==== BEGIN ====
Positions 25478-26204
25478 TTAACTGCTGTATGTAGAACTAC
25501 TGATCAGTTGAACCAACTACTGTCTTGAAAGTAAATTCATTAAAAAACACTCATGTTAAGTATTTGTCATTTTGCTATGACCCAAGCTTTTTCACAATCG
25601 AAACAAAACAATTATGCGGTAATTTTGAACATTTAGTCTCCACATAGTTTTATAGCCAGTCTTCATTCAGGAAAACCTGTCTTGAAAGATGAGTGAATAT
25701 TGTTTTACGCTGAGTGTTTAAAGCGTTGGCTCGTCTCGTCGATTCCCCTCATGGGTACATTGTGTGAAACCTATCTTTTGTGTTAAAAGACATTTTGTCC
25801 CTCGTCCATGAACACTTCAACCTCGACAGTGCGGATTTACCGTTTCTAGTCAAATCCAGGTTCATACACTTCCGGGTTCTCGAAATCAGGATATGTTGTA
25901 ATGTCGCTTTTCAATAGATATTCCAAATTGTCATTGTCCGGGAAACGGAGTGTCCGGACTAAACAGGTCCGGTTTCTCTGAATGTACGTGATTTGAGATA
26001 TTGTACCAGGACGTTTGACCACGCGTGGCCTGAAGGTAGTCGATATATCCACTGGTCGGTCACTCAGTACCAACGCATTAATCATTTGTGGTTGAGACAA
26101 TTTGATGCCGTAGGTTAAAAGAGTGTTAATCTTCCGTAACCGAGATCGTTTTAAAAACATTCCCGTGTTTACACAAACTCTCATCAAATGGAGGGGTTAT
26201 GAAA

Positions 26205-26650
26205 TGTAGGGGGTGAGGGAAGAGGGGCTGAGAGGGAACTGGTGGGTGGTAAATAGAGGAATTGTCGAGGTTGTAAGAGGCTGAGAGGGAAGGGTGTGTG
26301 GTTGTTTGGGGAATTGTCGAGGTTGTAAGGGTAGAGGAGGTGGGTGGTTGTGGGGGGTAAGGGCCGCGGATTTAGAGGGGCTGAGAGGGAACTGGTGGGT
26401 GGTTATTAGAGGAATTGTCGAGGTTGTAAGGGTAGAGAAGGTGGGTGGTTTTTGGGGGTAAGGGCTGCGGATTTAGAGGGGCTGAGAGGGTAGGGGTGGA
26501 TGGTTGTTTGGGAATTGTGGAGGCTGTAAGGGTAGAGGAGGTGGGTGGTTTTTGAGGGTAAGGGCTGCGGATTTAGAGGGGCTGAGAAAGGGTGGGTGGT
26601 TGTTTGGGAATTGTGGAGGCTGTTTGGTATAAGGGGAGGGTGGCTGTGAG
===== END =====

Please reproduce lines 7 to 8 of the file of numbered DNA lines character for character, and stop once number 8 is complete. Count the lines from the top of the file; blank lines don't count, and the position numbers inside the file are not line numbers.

25901 ATGTCGCTTTTCAATAGATATTCCAAATTGTCATTGTCCGGGAAACGGAGTGTCCGGACTAAACAGGTCCGGTTTCTCTGAATGTACGTGATTTGAGATA
26001 TTGTACCAGGACGTTTGACCACGCGTGGCCTGAAGGTAGTCGATATATCCACTGGTCGGTCACTCAGTACCAACGCATTAATCATTTGTGGTTGAGACAA